Business / Industries

World's commercial shipping fleet grew at lowest rate

(Xinhua) Updated: 2015-10-15 08:54

GENEVA - The world's commercial fleet grew by 3.5 percent during the 12 months to Jan 1, 2015, the lowest annual growth rate in over a decade, the United Nations Conference on Trade and Development (UNCTAD) reveals on Wednesday in its Review of Maritime Transport 2015.

According to UNCTAD's report, at the beginning of the year, the fleet totalled 89,464 vessels, with overall 1.75 million in deadweight tonnage.

Despite its economic troubles, Greece remained the leading ship-owning country, with Greek companies accounting for more than 16 percent of the world industry, followed by companies from Japan, China, Germany and Singapore. Together, the top five ship-owning countries control more than half of the world deadweight tonnage.

China ranked highest on the UNCTAD Liner Shipping Connectivity Index, which provides an indicator of a coastal country's access to the global liner shipping network. China was followed by Singapore, Hong Kong (China), the Republic of Korea, Malaysia and Germany.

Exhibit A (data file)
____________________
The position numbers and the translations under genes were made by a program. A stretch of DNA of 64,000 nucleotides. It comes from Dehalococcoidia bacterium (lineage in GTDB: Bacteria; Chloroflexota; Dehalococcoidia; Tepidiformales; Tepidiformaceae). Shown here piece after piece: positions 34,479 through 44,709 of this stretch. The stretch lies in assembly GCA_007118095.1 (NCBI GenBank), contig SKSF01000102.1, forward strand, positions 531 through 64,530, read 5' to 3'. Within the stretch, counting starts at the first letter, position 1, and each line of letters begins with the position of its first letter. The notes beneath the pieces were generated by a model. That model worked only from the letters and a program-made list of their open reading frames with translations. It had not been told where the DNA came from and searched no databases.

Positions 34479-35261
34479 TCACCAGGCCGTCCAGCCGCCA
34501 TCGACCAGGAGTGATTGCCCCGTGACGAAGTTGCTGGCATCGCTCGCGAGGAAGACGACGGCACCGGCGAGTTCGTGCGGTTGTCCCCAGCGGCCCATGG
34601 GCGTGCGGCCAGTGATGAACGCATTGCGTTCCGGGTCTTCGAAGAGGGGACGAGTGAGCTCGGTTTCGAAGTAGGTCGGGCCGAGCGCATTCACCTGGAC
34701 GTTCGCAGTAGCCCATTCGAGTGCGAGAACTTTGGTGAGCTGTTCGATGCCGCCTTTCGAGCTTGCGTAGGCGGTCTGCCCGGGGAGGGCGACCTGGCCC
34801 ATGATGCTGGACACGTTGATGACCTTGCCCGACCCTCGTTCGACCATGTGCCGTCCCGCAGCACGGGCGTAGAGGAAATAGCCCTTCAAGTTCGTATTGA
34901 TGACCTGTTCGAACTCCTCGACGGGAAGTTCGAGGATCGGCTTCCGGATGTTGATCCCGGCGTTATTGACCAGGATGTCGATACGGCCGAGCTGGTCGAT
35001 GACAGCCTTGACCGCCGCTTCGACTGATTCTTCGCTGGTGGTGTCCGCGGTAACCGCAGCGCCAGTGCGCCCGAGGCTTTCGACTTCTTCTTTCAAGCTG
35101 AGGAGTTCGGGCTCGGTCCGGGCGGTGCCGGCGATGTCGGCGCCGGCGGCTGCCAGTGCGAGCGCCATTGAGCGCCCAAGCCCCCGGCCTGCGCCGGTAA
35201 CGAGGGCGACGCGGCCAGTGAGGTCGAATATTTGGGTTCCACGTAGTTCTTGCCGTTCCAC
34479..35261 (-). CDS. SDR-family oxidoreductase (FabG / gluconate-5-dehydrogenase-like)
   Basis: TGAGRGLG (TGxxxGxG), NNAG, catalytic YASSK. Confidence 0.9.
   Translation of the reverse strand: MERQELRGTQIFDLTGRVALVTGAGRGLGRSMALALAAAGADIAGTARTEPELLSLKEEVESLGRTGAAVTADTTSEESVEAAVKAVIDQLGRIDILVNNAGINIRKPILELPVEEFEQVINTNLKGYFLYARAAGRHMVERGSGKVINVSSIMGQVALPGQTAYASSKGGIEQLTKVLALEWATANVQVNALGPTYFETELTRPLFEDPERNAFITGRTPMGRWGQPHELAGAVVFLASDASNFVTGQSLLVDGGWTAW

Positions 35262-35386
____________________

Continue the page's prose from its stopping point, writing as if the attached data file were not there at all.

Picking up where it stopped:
The report also noted that while the container-carrying capacity per provider for each country tripled between 2004 and 2015, the average number of companies that provide services to each country's ports decreased by 29 percent.

The report estimates that it will be a challenge for policymakers to support technological advances and cost savings, for example through economies of scale, yet at the same time ensure a sufficiently competitive environment so that cost savings are effectively passed on to the clients, that is, importers and exporters.

At the beginning of 2015, the report reveals, the top 10 liner shipping companies operated more than 61 percent of the global container fleet, and the top 20 controlled 83 percent of all container-carrying capacity. Together, the three largest companies have a share of almost 35 percent of the world total.

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